Though he sheweth a glorious power in his wrath in condemning men, yet he sheweth a greater riches of glory, of mercy and of all attributes else, in saving men and bringing men to heaven. The power that God will shew in glorifying his saints will infinitely exceed the power he sheweth in condemning wicked men. The power that love stirreth up is a greater power than what wrath stirreth up in God.

I will give you the reason of it: nothing commandeth power and strength more than love; it commandeth it more than wrath, “Thou shalt love the Lord thy God with all thy strength” (Mark 12:30). Doth God love thee? He loves thee with all his strength, as thou lovest him, and art to love him. “I will rejoice over them to do them good, with my whole heart and with my whole soul” (Jer 32:41); his love makes him to love them with all his strength, with all his heart. Now, when he sheweth forth the power of his wrath when he cometh to condemn men, yet let me tell you this, it is not with all his heart, there is something that regrets within him; for he considereth that they are his creatures, and he doth not will the death of a sinner simply for itself, for there is something in him that makes a reluctancy; there is not his whole power in this, though it be the power of his wrath. But when he cometh to shew forth his power out of love, that draws his whole heart; therefore you shall find in Scripture that mercy is called God’s strength, because when he will have mercy, all the strength and power of God accompanieth it. “Let the power of my Lord be great.” What to do? To destroy them? To do some great work for them? No, but “according as thou hast spoken,” saith he, “saying, The Lord is long-suffering and of great mercy; pardon, I beseech thee, the iniquity of this people, according to the greatness of thy mercy” (Num 14:17). His mercy is there called his strength, because that love doth draw forth all the strength of God.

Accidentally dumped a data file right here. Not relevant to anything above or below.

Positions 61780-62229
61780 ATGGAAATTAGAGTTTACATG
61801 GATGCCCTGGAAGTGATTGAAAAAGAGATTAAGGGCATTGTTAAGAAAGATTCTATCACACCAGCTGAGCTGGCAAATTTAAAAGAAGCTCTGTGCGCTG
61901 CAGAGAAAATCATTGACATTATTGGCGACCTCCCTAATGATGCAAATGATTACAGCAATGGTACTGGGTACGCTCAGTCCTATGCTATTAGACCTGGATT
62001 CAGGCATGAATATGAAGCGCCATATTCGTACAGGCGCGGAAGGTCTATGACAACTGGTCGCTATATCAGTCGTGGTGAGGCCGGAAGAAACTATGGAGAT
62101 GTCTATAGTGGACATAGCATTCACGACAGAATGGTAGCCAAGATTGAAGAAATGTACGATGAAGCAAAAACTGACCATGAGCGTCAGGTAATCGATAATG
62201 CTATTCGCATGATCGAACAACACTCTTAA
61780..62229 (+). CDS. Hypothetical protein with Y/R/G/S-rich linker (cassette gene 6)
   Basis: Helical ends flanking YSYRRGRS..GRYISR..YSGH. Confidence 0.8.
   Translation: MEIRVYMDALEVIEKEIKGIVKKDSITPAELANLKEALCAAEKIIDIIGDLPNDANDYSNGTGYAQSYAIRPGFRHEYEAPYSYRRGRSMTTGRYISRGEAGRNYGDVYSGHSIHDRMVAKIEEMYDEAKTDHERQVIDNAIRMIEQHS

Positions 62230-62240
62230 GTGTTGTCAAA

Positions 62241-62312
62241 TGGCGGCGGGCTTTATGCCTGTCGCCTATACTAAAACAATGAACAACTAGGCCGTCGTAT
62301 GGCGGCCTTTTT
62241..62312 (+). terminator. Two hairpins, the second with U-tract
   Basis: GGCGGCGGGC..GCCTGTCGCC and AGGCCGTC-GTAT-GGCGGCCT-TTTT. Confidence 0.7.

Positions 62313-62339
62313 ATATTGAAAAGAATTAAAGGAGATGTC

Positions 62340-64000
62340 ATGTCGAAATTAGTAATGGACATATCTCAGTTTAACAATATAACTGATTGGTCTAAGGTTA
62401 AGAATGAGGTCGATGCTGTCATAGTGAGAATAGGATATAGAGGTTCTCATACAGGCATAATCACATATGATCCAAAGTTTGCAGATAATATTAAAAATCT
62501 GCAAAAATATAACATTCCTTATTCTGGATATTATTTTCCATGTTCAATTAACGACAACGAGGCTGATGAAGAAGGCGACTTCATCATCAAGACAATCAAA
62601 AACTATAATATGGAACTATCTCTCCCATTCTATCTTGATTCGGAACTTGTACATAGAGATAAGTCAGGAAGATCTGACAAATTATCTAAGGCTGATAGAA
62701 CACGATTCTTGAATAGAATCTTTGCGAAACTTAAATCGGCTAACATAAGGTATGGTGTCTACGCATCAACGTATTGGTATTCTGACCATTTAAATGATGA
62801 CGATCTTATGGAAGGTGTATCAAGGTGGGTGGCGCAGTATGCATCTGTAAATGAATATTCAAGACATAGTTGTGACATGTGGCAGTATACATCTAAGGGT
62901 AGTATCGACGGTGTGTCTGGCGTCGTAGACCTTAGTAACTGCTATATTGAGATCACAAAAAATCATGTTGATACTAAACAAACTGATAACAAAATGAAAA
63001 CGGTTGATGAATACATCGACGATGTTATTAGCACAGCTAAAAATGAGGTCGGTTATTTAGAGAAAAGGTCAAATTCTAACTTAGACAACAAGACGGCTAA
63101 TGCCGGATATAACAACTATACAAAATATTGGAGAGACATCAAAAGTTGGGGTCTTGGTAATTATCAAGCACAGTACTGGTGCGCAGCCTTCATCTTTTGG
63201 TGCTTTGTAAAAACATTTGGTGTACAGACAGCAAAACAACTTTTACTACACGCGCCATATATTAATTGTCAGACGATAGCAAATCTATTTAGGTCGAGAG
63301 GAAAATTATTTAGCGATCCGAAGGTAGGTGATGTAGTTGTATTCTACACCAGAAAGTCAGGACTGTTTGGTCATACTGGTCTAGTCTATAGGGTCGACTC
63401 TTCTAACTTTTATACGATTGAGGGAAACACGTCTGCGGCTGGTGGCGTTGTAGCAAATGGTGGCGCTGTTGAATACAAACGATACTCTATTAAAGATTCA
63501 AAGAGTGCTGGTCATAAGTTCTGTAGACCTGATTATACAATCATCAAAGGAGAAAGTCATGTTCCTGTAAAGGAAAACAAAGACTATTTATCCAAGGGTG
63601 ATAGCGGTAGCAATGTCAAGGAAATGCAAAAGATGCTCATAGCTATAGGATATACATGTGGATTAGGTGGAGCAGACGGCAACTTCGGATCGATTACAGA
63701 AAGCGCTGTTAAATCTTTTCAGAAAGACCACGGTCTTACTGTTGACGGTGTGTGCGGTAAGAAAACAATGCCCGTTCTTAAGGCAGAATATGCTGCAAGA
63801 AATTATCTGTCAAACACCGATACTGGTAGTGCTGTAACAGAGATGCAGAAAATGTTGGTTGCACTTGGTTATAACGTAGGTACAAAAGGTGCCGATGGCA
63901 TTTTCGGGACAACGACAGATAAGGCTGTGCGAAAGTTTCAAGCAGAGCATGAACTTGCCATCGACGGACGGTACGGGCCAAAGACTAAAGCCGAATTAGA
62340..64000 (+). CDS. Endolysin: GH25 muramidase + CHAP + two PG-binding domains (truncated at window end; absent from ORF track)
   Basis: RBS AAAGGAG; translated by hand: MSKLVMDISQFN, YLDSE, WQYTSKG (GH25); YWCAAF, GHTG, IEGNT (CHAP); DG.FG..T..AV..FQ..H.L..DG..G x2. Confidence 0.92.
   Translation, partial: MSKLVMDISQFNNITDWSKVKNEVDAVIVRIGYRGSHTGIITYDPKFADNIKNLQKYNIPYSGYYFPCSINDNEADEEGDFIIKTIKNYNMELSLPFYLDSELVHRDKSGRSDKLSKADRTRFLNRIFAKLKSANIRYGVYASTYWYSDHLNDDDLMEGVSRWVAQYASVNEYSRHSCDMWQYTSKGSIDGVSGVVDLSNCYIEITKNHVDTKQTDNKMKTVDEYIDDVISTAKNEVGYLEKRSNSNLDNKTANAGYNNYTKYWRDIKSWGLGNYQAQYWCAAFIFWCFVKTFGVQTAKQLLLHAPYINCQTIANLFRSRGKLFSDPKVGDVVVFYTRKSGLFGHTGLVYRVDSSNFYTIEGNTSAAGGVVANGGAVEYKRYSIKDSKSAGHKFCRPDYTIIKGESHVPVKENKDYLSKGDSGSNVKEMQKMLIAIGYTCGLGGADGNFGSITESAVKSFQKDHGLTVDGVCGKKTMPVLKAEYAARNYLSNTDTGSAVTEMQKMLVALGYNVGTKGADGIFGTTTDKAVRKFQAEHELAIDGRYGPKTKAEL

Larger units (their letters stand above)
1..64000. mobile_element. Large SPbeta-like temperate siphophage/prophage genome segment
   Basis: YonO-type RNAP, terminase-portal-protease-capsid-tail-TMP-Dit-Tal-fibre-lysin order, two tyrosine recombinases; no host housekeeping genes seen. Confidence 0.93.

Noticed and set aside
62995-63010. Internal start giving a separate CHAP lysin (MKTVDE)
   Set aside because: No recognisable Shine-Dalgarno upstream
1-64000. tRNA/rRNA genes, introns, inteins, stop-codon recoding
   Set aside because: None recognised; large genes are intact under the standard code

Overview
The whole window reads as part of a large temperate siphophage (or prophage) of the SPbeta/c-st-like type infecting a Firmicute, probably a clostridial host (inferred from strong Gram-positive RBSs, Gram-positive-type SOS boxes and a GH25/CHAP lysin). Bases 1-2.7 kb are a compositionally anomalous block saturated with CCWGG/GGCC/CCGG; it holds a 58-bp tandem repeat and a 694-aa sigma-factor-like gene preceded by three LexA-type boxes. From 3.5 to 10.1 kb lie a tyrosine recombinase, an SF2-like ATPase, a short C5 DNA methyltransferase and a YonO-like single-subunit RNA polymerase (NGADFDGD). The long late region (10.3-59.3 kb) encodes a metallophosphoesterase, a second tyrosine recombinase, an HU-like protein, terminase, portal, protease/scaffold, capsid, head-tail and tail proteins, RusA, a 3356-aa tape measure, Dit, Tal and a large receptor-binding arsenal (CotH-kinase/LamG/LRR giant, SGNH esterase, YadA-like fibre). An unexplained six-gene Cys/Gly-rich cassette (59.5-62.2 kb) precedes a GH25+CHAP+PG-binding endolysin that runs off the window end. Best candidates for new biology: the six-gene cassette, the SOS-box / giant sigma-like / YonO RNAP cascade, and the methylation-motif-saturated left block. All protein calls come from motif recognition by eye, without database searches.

—Thomas Goodwin
Works, 1:337.


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